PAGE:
The man is about 168cm tall, has grey hair and is estimated to be about 60 years old, Patong Police Deputy Chief Lt Col Nikorn Chuthong explained to The Phuket News today.
“We have no clue what nationality he is,” Col Nikorn said.
The man was last seen at the currency exchange booth wearing a purple polo shirt, blue jeans and black cap.
Police have checked hotels in the area and contacted police stations across the island, and Phuket Immigration, but have yet to develop any leads in determining the man’s whereabouts, Col Nikorn said.
“Investigators have checked CCTV in the area and collected what evidence we have, and filed a request for an arrest warrant to be issued by the Phuket Provincial Court, but we still do not know the man’s name or where he was staying.
“We have distributed photos and a description of the man to hotels around Phuket, and we have asked for coordination from hotel operators and money exchange counters in Patong to inform us if they have any information about this man, but so far we have had no replies to our request,” he added.
The man had visited the booth several times before Tuesday, when he disappeared with the $30,000 dollars cash in US banknotes, Col Nikorn explained.
“He exchanged Thai baht to US dollars at the exchange booth on Oct 12 and Oct 13 (last Saturday and Sunday),” Col Nikorn said.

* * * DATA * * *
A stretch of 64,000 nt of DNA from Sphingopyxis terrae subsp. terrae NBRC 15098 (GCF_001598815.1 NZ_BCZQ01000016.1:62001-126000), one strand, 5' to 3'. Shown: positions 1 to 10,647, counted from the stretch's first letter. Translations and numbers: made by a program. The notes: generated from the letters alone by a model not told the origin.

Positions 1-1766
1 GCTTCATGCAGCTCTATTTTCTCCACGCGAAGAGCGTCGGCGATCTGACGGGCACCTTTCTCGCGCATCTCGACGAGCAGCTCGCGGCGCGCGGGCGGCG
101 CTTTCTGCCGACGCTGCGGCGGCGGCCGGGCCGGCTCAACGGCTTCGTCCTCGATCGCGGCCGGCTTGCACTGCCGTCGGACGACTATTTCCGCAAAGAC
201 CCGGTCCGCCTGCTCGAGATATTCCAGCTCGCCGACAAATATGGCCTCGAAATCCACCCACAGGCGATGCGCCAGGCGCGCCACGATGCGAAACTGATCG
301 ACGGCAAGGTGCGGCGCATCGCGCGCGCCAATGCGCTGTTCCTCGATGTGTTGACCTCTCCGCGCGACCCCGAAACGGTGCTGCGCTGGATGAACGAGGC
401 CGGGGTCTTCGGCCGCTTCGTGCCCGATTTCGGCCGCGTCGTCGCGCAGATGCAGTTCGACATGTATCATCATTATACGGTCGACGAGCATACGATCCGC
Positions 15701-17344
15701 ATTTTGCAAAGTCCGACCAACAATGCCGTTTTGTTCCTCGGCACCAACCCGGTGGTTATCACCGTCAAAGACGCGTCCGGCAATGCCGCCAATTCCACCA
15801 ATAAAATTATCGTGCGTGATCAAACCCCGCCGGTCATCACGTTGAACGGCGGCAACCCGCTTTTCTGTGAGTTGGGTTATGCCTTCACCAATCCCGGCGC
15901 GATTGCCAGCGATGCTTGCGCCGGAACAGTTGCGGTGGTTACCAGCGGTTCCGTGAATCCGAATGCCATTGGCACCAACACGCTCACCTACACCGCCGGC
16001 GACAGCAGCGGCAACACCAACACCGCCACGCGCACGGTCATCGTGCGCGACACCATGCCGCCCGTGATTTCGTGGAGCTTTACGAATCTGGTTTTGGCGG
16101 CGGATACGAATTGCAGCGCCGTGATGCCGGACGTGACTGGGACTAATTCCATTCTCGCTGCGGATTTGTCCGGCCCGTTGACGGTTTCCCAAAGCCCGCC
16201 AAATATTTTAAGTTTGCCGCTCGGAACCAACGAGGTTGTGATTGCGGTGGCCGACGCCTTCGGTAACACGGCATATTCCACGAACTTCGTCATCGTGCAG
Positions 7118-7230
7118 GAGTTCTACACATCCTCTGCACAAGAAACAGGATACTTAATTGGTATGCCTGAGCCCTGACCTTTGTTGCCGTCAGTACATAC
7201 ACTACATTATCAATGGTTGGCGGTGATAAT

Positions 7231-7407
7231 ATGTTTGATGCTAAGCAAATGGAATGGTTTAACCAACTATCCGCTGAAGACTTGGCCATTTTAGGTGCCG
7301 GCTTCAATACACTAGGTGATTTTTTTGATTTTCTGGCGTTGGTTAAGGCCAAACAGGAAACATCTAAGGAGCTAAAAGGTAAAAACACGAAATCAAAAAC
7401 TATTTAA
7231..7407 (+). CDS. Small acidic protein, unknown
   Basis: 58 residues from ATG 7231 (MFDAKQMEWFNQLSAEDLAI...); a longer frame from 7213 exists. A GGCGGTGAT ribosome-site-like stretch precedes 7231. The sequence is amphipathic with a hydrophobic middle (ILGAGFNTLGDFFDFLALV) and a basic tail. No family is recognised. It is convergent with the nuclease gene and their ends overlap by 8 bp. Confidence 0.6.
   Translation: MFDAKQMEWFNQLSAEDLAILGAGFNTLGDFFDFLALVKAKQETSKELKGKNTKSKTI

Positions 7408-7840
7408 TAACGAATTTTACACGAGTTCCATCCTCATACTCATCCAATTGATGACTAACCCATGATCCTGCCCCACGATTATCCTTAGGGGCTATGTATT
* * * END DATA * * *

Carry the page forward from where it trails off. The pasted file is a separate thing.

It was always small amounts, he added, noting that the amounts did not prompt staff at the exchange booth to obtain a copy of the man’s passport in order to make the exchange.
“This might have led the exchange counter staff to trust this man,” Col Nikorn noted.
The man arrived at the booth again at about 1pm on Tuesday, saying that he had B900,000 cash to exchange.
“He said he wanted to check that the booth had enough US banknotes to exchange for the Thai baht,” Col Nikorn said.
The staff at the counter allowed the man to count US banknotes himself, he added.
“After he finished counting the money, he put the US banknotes into a white envelope, which he then put into a satchel he was carrying, which the staff then placed behind the counter,” Col Nikorn explained.
“The man left saying that he was going back to his hotel to get the Thai baht to be exchanged, but he never returned,” he said.
“The staff waited until 3pm, and starting to suspect something was wrong, they checked the envelope in the satchel to find that it contained only pieces of white paper and two US$100 banknotes.
“The US$30,000 was gone, and they quickly called the Patong Police,” he added.
“We believe that the man is still in Phuket. All other police stations on the island, as well as the Tourist Police and Immigration officers, have all been notified to find him in order to prevent him from fleeing the country,” Col Nikorn said.